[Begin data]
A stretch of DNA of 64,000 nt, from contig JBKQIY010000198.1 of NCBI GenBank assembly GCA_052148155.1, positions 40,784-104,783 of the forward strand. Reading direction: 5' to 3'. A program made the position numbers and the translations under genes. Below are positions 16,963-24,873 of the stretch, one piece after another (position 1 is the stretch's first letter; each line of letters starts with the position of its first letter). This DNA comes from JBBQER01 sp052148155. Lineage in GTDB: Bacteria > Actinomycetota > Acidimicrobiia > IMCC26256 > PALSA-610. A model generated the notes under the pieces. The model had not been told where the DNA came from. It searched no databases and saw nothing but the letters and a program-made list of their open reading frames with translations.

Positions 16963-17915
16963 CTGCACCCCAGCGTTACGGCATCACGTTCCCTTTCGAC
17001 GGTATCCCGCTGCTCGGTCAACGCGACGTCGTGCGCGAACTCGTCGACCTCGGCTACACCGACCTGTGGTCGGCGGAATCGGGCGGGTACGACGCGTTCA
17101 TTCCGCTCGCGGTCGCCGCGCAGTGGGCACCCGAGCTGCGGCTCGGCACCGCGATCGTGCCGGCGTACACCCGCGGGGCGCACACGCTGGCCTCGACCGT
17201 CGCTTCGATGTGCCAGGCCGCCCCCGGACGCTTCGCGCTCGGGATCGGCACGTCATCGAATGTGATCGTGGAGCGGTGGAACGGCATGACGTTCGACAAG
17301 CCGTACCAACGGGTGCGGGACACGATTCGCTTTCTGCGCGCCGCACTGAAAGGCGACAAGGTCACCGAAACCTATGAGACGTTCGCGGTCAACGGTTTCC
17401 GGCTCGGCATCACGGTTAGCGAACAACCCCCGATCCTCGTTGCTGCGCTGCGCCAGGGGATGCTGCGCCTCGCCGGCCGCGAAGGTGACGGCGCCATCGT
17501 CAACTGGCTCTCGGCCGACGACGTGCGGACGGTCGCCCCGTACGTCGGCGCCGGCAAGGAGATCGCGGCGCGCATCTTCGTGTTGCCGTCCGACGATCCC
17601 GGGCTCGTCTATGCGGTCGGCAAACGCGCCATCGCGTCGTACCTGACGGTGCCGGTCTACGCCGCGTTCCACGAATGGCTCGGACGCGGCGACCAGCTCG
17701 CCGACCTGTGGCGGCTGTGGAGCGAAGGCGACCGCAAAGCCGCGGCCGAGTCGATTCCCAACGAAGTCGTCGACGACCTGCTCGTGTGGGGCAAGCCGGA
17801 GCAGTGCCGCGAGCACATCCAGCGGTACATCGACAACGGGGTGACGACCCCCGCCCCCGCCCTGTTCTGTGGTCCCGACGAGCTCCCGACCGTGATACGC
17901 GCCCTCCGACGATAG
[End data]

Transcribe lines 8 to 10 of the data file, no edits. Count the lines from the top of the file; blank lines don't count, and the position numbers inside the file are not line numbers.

17401 GGCTCGGCATCACGGTTAGCGAACAACCCCCGATCCTCGTTGCTGCGCTGCGCCAGGGGATGCTGCGCCTCGCCGGCCGCGAAGGTGACGGCGCCATCGT
17501 CAACTGGCTCTCGGCCGACGACGTGCGGACGGTCGCCCCGTACGTCGGCGCCGGCAAGGAGATCGCGGCGCGCATCTTCGTGTTGCCGTCCGACGATCCC
17601 GGGCTCGTCTATGCGGTCGGCAAACGCGCCATCGCGTCGTACCTGACGGTGCCGGTCTACGCCGCGTTCCACGAATGGCTCGGACGCGGCGACCAGCTCG